Publisher's Note:  

From one of the most beloved authors of our  time—a fascinating excursion into the history behind the place we call home. “Houses aren’t refuges from history. They are where history ends up.”
Bill Bryson and his family live in a Victorian parsonage in a part of England where nothing of any great significance has happened since the Romans decamped. Yet one day, he began to consider how very little he knew about the ordinary things of life as he found it in that comfortable home. To remedy this, he formed the idea of journeying about his house from room to room to “write a history of the world without leaving home.” The bathroom provides the occasion for a history of hygiene; the bedroom, sex, death, and sleep; the kitchen, nutrition and the spice trade; and so on, as Bryson shows how each has fig­ured in the evolution of private life. Whatever happens in the world, he demonstrates, ends up in our house, in the paint and the pipes and the pillows and every item of furniture.

Bill Bryson has one of the liveliest, most inquisitive minds on the planet, and he is a master at turning the seemingly isolated or mundane fact into an occasion for the most diverting exposi­tion imaginable. His wit and sheer prose fluency make At Home one of the most entertaining books ever written about private life.

At Home: A Short History of Private Life

by Bill Bryson

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Overall Review:  

At Home by Bill Bryson is an interesting and eclectic history about how our everyday lives have changed or, in some cases, stayed the same over the last century and a half.  The book describes things that you never stop to think about like the evolution of the chair and why pepper sits next to salt on the dinner table.  The number of facts contained within its pages is staggering, and the way Bryson connects and weaves them together is truly artful.  By walking the reader through each room of the house and not staying particularly confined to divulging only the history of that which can be found within its walls, Bryson explores various veins of history that shoot off in different directions.  At time, he meanders a bit too far from the room he is supposed to be writing about, but he always manages to bring us back to his own Victorian parsonage and the year 1851 when it was built.  In so doing, he gives the book organization and the reader a place to rest their minds from the whirlwind trip through the past.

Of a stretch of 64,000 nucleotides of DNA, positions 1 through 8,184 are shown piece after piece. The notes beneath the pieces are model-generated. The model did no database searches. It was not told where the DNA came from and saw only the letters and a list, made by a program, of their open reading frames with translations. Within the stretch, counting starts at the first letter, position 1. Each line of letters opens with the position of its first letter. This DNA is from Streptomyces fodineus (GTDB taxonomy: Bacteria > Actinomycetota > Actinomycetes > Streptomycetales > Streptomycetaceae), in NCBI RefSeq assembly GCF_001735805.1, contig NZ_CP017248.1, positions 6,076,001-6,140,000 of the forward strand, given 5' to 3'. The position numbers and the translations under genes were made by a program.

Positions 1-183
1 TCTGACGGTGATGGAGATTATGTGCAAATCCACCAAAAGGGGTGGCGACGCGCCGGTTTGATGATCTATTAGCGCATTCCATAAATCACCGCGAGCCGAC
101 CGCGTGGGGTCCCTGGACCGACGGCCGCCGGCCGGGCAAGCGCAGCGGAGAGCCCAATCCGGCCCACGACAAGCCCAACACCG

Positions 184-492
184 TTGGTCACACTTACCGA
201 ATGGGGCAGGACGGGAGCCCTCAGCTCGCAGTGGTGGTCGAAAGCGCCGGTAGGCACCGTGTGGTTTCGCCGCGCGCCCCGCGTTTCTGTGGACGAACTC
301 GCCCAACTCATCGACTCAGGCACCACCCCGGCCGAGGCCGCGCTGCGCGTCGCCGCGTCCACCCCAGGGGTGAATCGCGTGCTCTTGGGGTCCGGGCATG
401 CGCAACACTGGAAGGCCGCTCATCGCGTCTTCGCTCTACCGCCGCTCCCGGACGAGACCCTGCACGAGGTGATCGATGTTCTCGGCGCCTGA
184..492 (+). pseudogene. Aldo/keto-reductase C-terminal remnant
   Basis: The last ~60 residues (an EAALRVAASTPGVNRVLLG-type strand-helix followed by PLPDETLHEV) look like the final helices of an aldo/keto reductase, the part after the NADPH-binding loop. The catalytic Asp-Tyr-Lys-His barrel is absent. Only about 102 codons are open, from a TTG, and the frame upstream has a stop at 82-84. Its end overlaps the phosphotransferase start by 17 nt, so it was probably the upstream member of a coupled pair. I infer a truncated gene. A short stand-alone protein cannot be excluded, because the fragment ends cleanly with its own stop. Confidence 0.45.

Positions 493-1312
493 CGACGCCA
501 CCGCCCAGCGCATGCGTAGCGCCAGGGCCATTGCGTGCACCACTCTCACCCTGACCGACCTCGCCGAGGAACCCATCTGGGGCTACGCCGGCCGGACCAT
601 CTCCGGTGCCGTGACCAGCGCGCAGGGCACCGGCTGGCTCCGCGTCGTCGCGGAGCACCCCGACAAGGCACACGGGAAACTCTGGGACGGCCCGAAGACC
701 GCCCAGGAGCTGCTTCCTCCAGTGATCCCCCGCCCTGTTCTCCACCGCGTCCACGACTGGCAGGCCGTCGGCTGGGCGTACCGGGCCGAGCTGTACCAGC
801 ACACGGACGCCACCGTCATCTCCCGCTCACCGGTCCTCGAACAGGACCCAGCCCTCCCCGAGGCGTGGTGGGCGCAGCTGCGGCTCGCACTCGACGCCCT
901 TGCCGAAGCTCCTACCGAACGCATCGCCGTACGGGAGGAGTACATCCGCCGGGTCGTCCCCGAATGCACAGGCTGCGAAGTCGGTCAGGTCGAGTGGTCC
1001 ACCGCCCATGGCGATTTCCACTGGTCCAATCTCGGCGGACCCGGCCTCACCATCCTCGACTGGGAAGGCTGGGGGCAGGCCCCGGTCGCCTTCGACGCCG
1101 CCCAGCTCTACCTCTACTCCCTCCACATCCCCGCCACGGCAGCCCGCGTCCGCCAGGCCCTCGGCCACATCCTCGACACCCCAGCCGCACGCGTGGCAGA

This book is not for someone with a weak stomach.  Bryson delves into the sewers and the low side of living as often as he explores cathedrals and the excessively rich.  There is no denying that the history of humanity can get messy at times and Bryson doesn't try to sugarcoat it.  He does however explore enough of humanity's frivolity to provide the book with a nice balance between the serious and the light side of living, making At Home a perfect read for any adult with an inquiring mind.

Content Analysis:  

Profanity/Language:  A few anatomical terms.


Violence/Gore:  Second-hand reports of a man being beaten and a women being whipped; a description of a medical procedure done without anesthetic; second-hand reports of murder; a man is blinded by his co-workers; a few second-hand reports of violence against children.


Sex/Nudity: Two non-sexual depictions of nudity; several references to extramarital affairs as well as other implied sexual activity; a couple of brief sexual references; one extended description of how people in the Victorian period viewed sex, as well as "self-abuse;" sexually transmitted diseases are mentioned.

Mature Subject Matter:  

Illegitimate children, homosexuality.

Alcohol / Drug Use:  

Wine mixed with drugs given before medical procedure; wine is mentioned as a drink with dinner.

Reviewed By Ambra
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